“I long to see you so that I may impart to you some spiritual gift to make you strong – that is, that you and I may be mutually encouraged by each other’s faith.” (Romans 1:11-12)
I love the way St. Paul ends his epistles. With the exception of Galatians, Paul ends every letter to every church with a loving, detailed and precise litany of personal greetings and prayers. He wants to be with them. He loves them, and that love bleeds from every stroke of his pen. Paul doesn’t just fire nuggets of spiritual counsel from far away; he lives with people. He doesn’t minister to them, he ministers with them. And there is a difference.
When John writes about the incarnation, that’s the language he uses as well. “The Word became flesh and blood, and moved into the neighborhood” (John 1:14). God lives with us. He makes His home with us, and gives us this life to live together at the foot of the cross of Jesus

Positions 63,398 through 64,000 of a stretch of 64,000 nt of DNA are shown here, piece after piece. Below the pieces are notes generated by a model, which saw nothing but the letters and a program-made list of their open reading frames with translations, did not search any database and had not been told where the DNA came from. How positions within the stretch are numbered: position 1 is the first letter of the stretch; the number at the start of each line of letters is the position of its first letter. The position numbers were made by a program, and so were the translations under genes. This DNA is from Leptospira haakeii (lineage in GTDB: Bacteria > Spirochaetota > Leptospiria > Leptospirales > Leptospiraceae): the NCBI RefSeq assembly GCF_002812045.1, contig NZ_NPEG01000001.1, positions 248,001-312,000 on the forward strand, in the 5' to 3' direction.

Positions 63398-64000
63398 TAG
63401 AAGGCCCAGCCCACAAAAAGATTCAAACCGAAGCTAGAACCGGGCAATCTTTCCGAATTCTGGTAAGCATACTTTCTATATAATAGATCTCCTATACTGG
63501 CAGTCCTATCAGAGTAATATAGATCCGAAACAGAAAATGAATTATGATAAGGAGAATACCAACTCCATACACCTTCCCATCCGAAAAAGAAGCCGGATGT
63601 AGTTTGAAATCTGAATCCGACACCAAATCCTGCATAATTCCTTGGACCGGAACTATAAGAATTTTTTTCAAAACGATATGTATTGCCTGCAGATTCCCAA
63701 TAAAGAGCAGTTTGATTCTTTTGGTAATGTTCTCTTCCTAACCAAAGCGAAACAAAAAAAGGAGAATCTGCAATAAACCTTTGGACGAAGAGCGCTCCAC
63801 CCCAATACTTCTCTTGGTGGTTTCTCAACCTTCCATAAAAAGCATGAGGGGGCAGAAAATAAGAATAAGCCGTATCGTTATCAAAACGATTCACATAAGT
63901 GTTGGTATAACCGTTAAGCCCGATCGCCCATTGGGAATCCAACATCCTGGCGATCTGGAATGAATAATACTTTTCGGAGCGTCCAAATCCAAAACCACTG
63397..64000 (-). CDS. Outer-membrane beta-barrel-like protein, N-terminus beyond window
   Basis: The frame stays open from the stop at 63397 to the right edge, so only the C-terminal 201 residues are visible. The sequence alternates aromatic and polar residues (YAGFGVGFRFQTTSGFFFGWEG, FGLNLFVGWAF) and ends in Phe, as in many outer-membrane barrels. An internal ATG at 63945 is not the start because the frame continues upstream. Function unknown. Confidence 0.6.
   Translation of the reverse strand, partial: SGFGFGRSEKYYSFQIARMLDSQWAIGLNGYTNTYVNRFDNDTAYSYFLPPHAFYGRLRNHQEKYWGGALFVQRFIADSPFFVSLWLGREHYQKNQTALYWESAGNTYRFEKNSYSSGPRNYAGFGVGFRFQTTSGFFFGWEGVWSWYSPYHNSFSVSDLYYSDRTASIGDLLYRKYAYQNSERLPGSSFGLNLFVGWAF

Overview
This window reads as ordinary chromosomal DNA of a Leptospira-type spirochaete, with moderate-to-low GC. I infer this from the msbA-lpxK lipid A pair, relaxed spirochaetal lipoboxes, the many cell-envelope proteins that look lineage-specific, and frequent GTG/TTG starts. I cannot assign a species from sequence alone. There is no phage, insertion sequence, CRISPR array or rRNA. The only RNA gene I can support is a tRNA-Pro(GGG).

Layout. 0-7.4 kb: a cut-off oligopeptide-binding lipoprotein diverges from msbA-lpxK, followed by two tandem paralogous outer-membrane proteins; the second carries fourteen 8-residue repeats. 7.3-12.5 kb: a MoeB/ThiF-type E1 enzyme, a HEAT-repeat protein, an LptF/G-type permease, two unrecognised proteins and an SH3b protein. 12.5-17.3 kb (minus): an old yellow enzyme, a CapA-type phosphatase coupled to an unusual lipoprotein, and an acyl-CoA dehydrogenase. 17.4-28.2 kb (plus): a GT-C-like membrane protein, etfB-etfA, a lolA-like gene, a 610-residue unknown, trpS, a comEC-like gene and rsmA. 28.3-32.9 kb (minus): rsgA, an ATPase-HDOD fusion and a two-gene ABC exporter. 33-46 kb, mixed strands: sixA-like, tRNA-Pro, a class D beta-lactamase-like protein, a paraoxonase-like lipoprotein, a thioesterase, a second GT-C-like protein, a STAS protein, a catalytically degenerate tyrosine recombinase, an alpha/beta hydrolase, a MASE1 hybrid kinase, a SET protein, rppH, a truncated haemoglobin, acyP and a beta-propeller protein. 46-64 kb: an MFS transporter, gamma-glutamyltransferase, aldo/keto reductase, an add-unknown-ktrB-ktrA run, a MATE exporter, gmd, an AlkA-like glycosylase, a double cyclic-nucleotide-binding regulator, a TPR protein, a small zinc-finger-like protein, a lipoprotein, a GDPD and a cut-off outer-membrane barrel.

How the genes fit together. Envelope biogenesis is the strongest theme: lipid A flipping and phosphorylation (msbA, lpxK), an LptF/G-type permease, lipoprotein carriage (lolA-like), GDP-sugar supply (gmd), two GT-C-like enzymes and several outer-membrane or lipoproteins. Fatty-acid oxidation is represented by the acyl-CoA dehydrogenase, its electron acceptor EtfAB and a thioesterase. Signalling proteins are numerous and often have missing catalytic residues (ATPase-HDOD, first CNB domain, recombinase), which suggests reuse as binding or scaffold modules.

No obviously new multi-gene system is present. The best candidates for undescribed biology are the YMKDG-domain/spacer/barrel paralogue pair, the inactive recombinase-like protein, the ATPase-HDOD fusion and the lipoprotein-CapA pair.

As our family has started making a home here, it’s that sense of deep, authentic, open community that’s been the warmest welcome. It seeps from the stained glass, and falls lightly from every support beam in the Great Hall. Authentic life together in the eternal glow of Jesus’ empty tomb
What binds us together as brothers and sisters, as friends, and together as a church family isn’t what we have in common with each other. It’s not that we come to appreciate each other’s quirks or share the same hectic schedules, underlying fears and moments of joy. The air in this place is filled with the heaven-sent warmth of the Holy Spirit. And it’s palpable. A distant echo of the incarnation of Jesus, of Paul’s love for church in Colossae and Thessalonica and so on.
We thank you for welcoming us into community, and pray that as we grow in faith and in love for the Lord Jesus together as that community, that the love of God that passes all understanding will continue to bind us together in His name, and for His sake.
About the Author
Josh Hatcher is a devoted husband and father, hopeless wonder-junkie, and Senior Pastor of Historic Trinity Lutheran Church – an open and caring, radically Christ-centered, deeply sacramental and sometimes eclectic ministry in the heart of Soulard.